CHICAGO — Officials finally broke ground on the long-awaited AIDS Garden on Wednesday, coinciding with the first week of LGBTQ Pride Month.
The garden has been in the works for more than a decade, but it’s faced delays due to funding issues. But it’s now expected to open in the fall, according to a news release.
Mayor Lori Lightfoot, Ald. Tom Tunney (44th), Rep. Mike Quigley and other members of Chicago’s LGBTQ community helped break ground on the project during Wednesday morning’s ceremony.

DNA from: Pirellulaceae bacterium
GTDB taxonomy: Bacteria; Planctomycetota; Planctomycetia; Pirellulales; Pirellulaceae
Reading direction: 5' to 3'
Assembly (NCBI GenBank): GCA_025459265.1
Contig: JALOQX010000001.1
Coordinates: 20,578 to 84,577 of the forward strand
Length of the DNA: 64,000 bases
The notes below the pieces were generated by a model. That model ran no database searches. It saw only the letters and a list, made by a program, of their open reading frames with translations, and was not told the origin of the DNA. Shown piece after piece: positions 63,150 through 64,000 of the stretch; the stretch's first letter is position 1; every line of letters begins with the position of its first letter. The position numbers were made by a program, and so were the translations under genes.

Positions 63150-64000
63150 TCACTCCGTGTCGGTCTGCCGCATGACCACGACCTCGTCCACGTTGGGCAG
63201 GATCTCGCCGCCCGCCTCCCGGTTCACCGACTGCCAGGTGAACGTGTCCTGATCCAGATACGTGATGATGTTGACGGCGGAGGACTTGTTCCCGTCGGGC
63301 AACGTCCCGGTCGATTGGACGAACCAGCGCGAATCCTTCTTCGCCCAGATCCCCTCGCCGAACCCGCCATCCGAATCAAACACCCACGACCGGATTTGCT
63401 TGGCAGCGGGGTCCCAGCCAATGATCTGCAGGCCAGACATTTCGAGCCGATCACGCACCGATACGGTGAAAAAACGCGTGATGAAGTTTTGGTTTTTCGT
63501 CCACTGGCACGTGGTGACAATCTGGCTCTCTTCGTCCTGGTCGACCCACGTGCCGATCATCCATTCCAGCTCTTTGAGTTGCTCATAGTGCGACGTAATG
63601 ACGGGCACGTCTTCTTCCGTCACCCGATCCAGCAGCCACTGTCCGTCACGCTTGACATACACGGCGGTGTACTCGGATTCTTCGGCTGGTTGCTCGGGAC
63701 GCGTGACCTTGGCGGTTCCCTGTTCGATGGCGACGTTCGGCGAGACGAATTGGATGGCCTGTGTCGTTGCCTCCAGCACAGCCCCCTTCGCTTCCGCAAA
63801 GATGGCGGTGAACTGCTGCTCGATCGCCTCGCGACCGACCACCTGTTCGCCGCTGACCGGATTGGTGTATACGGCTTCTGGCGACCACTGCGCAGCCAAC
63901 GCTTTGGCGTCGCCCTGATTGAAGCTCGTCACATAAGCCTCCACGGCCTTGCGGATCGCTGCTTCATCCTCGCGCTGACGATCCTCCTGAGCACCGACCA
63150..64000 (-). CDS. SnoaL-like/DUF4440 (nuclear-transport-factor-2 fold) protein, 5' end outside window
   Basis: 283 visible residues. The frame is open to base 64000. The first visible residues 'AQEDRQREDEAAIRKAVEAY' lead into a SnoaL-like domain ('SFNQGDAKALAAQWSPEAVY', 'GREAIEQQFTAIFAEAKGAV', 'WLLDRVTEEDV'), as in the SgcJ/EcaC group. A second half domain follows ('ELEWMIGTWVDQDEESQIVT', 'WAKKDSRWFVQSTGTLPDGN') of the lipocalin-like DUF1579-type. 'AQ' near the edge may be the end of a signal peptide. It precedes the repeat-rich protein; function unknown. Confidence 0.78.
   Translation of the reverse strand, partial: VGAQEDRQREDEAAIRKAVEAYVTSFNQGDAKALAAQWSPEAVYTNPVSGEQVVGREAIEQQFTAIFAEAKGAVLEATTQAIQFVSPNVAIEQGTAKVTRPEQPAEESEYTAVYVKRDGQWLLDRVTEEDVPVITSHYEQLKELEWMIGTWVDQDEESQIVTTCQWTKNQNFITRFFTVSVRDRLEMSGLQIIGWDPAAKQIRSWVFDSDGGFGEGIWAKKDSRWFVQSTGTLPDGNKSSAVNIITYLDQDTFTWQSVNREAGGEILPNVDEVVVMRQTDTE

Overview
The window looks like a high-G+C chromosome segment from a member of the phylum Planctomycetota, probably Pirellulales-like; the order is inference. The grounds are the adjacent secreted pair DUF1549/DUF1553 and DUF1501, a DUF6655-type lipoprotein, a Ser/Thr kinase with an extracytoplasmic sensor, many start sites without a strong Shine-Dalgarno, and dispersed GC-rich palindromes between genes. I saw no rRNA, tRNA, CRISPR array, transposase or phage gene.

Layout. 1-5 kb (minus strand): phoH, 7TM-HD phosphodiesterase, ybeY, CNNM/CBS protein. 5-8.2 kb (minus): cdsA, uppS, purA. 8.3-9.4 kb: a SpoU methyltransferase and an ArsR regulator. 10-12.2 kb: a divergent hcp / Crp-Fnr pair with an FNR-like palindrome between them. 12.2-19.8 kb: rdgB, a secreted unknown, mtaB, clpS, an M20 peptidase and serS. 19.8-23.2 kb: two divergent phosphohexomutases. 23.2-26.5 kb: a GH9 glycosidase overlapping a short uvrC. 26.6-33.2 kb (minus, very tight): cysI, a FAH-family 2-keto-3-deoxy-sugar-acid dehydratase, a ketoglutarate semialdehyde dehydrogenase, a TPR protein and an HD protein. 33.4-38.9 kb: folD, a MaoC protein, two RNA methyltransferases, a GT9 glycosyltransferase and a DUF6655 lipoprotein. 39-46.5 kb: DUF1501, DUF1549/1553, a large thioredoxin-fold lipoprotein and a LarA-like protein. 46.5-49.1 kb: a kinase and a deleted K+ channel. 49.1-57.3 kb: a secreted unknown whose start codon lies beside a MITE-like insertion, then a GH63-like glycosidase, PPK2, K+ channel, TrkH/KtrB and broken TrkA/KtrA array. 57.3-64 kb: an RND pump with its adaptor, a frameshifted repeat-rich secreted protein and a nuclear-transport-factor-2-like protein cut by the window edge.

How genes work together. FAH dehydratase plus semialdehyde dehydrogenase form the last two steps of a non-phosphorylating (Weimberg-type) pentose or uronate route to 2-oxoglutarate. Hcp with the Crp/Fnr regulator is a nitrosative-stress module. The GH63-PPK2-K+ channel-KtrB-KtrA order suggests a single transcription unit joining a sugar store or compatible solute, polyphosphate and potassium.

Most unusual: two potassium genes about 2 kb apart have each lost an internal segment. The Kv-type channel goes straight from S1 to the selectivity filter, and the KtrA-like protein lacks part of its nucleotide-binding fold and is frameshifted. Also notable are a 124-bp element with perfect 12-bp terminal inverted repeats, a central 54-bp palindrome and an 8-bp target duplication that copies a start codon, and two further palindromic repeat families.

When finished, the public garden and memorial in honor of lives lost during the HIV/AIDS crisis of the ’80s and ’90s will feature an educational walk, reflective “healing garden” and grand lawn showcasing the large “Self-Portrait” sculpture by artist Keith Haring, who died of AIDS-related complications in 1990.
For now, the 30-foot Haring statue stands alone in the parkland, located at 3003 N. Lakefront Trail near the “Belmont Rocks” where gay men would hang out in the ’80s.
The project is a public-private partnership to be funded by the city, state and Chicago Park Foundation, a nonprofit financial partner of the Chicago Park District, according to Willa Lang, executive director of the Parks Foundation.
Photos from the groundbreaking:
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